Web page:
“This is just our new world — we’re all used to Zoom calls, we’re all used to continuing education online now,” Mossman said. “Taking that from the theater environment to the online environment is pretty easy and pretty natural, but also allows us to create a lot more value for the ticket holder.”

Online beer education has become more accessible than ever, as the BA quickly pivoted to shift most of its Craft Brewers Conference seminars online for the first time. HomebrewCon, the annual educational and social gathering for members of BA offshoot the American Homebrewers Association, was planned for next month but has also moved online. Registration for the virtual conference starts at $99.

Across the country, virtual tastings such as CBOA’s have become so commonplace that the California Alcoholic Beverage Commission offered regulatory relief to make the practice permissible for California’s wine industry. The ABC is temporarily suspending its rule banning California wineries from providing complimentary samples as an incentive for purchase, lifting the limit of one ounce per sample and permitting wineries to offer free delivery. However, these temporary changes to the law are only valid in California.

“The department cautions winegrowers who wish to provide a ‘virtual wine tasting’ to customers outside the state that they will need to comply with all laws of the state where the tastes are being shipped,” the ABC wrote in an April 22 email.

Instead of hosting its second annual beer festival in Charlotte, North Carolina, Untappd has also moved the event online on June 13 and 14.

“While we can’t wait to reschedule our live events once it’s safe to do so, we’re excited to offer beer fans a brand new way to connect with breweries directly from their homes,” Untappd director of festivals and live events Talia Spera said in a press release.

Participants have the option of two experiences — one with beer shipped to them and one in which they purchase their own. The Drinking Socially Package costs $89.99 and includes 11 beers to samples during two virtual panels, $10 gift cards to the Untappd merchandise store and Half Time Beverage, the event’s retail partner and beer shipper. Beer packages can be shipped to ZIP codes in 28 states and Washington, D.C., according to local laws.

The Stay at Home Stream package costs $15 and includes access to the virtual panels and is available everywhere.

A portion of sales from both tickets will be donated to the Restaurant Strong Fund, which supports out-of-work service industry employees.

The practice of using video conferencing technology to gather over a beer has become so popular that the San Antonio, Texas, chapter of Girls Pint Out, a nationwide community for women who enjoy craft beer, has increased the frequency of their monthly gatherings to weekly. Jackie Romero, the chapter’s co-president, discussed the events during the Craft Women in Collaboration panel as part of an online-only CBC seminar.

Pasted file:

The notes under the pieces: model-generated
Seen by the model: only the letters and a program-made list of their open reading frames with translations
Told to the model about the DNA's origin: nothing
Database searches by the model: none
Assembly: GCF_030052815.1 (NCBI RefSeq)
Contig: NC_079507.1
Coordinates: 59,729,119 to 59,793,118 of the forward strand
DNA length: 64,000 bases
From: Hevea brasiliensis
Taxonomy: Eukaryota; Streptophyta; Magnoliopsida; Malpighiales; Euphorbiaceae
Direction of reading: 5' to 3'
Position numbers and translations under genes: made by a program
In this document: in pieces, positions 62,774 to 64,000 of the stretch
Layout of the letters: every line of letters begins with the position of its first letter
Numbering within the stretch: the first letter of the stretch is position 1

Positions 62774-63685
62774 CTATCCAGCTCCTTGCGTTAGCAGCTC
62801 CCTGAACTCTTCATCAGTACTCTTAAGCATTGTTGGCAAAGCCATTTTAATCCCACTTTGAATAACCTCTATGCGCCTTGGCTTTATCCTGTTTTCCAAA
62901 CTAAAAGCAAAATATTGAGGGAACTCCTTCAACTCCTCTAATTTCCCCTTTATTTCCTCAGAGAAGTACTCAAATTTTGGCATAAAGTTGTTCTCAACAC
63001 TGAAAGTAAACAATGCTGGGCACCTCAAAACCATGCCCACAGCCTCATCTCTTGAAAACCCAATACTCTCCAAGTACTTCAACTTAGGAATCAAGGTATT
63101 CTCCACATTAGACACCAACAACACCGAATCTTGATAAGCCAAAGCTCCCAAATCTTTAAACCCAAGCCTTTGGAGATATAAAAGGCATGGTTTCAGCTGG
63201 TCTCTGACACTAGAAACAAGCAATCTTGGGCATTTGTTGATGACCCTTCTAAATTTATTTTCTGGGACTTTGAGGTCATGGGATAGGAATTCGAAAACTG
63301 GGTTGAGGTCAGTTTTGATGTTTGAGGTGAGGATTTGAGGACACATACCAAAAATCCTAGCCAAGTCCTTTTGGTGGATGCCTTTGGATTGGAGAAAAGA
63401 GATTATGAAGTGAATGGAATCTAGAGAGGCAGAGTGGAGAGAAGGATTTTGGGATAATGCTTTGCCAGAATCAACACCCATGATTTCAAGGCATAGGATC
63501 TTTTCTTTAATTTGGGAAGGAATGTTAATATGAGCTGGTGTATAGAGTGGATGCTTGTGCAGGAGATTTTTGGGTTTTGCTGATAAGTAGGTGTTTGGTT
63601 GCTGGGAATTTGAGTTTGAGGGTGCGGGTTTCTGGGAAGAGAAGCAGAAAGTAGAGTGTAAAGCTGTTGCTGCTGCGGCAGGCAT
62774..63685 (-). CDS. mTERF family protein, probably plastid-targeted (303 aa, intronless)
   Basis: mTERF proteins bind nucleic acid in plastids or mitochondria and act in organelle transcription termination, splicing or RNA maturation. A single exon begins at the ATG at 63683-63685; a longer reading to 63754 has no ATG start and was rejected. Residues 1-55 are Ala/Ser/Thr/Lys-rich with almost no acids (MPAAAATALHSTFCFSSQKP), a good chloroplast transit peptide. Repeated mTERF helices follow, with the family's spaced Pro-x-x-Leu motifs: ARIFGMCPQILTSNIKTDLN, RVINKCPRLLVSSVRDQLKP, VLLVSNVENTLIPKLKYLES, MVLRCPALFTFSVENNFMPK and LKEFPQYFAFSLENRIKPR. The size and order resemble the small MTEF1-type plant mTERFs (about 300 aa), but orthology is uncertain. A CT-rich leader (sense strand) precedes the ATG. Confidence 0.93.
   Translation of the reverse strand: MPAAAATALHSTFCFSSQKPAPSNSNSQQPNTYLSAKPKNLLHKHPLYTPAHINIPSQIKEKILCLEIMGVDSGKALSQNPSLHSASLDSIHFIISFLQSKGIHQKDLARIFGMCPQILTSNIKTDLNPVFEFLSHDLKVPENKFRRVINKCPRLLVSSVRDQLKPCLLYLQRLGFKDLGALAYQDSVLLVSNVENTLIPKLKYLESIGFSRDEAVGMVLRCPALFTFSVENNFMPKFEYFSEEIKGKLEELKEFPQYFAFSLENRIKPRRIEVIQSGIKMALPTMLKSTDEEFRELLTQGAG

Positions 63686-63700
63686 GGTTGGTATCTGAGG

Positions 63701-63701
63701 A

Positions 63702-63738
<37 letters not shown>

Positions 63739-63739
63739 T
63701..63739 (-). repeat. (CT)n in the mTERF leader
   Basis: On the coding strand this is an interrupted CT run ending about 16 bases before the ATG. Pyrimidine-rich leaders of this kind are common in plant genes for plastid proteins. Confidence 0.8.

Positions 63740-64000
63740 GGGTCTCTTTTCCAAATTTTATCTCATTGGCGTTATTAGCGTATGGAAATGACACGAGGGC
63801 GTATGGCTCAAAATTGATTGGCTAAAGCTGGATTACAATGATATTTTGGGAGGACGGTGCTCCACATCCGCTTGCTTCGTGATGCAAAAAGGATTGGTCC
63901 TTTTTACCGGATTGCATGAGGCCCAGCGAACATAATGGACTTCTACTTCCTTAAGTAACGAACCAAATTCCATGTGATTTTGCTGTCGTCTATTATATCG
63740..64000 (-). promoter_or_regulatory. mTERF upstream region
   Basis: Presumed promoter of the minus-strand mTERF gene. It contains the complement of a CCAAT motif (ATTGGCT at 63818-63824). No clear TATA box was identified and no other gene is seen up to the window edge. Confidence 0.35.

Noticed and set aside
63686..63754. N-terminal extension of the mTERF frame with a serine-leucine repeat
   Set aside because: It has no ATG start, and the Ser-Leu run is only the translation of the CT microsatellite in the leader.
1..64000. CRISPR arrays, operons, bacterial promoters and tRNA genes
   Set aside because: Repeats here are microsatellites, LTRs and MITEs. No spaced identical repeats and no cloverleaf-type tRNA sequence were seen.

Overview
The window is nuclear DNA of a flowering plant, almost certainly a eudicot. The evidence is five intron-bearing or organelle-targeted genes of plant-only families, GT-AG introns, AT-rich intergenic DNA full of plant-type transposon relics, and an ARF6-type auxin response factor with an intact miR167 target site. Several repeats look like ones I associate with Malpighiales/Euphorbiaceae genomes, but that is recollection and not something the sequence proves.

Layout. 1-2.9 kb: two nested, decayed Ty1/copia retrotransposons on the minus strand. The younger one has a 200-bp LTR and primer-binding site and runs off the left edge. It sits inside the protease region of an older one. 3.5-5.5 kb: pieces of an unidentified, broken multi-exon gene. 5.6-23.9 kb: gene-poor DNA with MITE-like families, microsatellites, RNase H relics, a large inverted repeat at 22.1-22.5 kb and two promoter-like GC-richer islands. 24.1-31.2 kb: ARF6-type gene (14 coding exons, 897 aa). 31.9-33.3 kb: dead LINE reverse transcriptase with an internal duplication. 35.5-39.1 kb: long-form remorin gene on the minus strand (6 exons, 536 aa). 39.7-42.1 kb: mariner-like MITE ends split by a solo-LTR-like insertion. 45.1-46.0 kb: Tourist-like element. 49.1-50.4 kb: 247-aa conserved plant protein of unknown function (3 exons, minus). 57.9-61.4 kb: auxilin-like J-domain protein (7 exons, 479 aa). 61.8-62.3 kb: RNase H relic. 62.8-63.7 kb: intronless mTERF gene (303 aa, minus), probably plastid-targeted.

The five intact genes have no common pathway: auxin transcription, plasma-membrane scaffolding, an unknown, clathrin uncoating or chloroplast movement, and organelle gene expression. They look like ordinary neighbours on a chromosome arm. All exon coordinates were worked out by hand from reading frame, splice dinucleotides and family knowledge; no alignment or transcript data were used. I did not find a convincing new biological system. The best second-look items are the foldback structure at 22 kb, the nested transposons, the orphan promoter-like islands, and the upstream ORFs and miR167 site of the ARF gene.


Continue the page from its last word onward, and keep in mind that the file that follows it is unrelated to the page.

Each week during the group’s On Wednesdays We Drink gathering (a nod to the movie Mean Girls in which a main character declares “On Wednesdays, we wear pink”), a local brewery is highlighted and chapter members log into Zoom for a conversation about craft beer.

Romero said the chapter cannot host traditional events until Texas’ ban on gatherings of 10 or more people is lifted.

“That’s just because of the nature of our 30 [or] 40 women that are gathering on a monthly basis,” she said. “While it doesn’t look traditional, we have had local breweries that have sponsored our On Wednesdays We Drink. It was monthly, but now it’s weekly.”

Beer is donated and distributed to members, or members can purchase the week’s designated beer to support the brewery.

Zoom and other video conferencing platforms have helped people connect over beers, but what about the other kinds of events that breweries host?

Harpoon Brewery’s annual five-mile road race has taken runners through the streets of the brewery’s Boston neighborhood for 18 years, but this weekend, the 19th edition of the fundraising race will be virtual.

“Run, walk, pushrim, handcycle, or skip 5 miles on Sunday, May 17th from your house, on a treadmill or on a trail using proper safety precautions,” the company’s website said.

Entrants received a printable bib to wear during their run and a race bag filled with gifts from sponsors in the mail. Some race packages included T-shirts and beer and a ticket to a festival at the brewery in the future. The race raises funds for the Angel Fund for ALS Research.

More than 3,000 runners have signed up, according to director of digital strategy Megan Baker.

Source:
www.brewbound.com

editorial@brewer-world.com